7
  Reading:  The work required in this course consists of a careful study of the lecture on “The New England Group,” and of the reading recommended listed there.  8
 
122. The Literature of the South and West

It is natural that in so large a country as the United States there should be a certain development of regional literature. This course introduces the student to the chief writers of the South, among whom Poe is notable for his pioneer work in short-story writing, and of the great West, with its picturesque figures of plain and mountain and coast.
  9
  Reading:  “The South and West,”; Washington; Henry; Jefferson; Madison; Simms; Poe; Clay; Hayne; Timrod; Johnston; Cable; Harris; Allen; Page; Murfree (pseud. Craddock); King; Smith; Lincoln; Harte; Mark Twain; Miller; Eggleston; Hay; Field; Riley; Fuller; Garland.  10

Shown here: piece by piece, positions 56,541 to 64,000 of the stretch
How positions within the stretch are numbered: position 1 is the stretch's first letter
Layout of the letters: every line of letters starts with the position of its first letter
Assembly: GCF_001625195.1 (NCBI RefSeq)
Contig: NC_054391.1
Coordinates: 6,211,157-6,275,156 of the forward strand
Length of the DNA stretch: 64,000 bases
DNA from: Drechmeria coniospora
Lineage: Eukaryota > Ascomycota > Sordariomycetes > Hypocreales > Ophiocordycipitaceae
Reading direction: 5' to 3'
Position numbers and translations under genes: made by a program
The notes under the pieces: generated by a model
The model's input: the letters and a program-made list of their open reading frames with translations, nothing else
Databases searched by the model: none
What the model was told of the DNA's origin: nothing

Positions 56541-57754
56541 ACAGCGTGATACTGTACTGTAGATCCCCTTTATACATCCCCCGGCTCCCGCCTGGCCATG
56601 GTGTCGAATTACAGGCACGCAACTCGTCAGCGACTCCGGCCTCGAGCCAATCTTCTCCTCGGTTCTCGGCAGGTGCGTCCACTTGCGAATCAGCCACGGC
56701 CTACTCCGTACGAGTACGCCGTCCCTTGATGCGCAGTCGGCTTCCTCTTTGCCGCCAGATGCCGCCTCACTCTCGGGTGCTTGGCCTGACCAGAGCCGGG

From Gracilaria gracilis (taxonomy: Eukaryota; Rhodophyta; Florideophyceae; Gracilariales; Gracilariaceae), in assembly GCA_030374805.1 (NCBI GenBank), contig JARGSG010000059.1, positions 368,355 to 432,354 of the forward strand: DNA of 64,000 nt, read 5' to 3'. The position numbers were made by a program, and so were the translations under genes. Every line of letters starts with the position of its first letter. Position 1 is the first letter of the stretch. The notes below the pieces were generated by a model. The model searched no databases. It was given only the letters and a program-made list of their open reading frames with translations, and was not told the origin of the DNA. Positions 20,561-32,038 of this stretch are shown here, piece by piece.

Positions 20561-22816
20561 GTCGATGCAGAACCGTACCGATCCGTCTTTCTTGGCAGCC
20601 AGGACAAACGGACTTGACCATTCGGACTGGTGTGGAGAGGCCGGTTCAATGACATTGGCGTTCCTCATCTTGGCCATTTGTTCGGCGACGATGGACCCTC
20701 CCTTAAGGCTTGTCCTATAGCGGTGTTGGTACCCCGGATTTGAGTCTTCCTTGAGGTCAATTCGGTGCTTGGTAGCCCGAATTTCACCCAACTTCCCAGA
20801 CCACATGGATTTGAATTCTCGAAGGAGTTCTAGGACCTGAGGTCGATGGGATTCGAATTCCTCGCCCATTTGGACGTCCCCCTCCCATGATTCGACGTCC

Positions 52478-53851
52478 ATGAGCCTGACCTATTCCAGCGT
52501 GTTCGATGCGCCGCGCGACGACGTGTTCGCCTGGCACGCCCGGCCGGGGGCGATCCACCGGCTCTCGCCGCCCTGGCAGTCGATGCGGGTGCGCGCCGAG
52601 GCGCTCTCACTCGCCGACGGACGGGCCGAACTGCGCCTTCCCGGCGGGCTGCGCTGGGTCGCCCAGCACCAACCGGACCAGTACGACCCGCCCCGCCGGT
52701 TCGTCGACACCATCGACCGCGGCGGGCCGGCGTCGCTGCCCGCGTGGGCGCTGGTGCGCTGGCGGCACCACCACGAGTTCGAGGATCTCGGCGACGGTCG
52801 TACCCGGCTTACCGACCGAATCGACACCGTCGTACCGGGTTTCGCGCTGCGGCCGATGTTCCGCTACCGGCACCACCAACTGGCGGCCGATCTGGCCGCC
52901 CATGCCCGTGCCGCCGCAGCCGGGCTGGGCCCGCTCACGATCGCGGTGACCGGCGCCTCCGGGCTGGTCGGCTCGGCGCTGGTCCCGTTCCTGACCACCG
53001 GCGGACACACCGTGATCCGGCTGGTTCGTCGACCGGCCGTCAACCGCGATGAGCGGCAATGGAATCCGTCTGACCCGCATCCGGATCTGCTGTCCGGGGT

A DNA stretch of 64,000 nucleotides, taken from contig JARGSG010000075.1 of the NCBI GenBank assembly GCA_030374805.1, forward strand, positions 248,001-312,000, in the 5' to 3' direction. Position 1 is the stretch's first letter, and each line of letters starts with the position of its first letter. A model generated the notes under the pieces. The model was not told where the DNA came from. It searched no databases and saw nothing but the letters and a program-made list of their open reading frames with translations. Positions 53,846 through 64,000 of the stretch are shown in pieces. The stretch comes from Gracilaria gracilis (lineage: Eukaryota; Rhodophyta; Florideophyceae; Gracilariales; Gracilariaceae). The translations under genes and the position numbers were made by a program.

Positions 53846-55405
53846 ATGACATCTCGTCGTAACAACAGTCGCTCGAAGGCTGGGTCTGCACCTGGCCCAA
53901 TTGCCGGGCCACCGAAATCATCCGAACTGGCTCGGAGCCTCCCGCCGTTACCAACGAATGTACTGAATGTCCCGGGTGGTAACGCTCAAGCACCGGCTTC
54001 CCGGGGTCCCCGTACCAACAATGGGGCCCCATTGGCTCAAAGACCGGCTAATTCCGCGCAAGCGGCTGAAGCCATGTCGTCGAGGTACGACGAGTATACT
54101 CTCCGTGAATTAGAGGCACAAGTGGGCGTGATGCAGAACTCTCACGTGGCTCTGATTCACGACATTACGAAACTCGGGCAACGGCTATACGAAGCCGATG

123. Readings in American Poetry

The purpose of this course is four-fold: to consider some of the major poets who escape or defy classification into well-defined groups; second, to familiarize the student with the numerous minor poets who have been somewhat overshadowed by the greater American poets; third, to call his attention to new tendencies in poetry; and lastly to have him read some of the verse that has been inspired by various phases of the war.
  11
  Reading:  Barlow; Dana, Sr.; Willis; Poe; Holland; Whitman; Brownell; Read; Stoddard; Boker; Taylor; Timrod; Hayne; Jackson; Stedman; Spofford; Winter; Thaxter; Howells; Hay; Harte; Sill; Miller; Lanier; Gilder; Riley; Field; van Dyke; Thomas; Bunner; Woodberry; Cawein; Robinson; Moody; War poems.  12
 
124. The American Novel and Short Story

This course has the two-fold purpose of introducing the student to the chief masters of narrative art in America, first in the novel and then in the short story. The chronological method will be followed as a basis for the development of critical ideas with regard to subject-matter and form and a clearer conception of the relationship and difference between these two forms of narrative art.
  13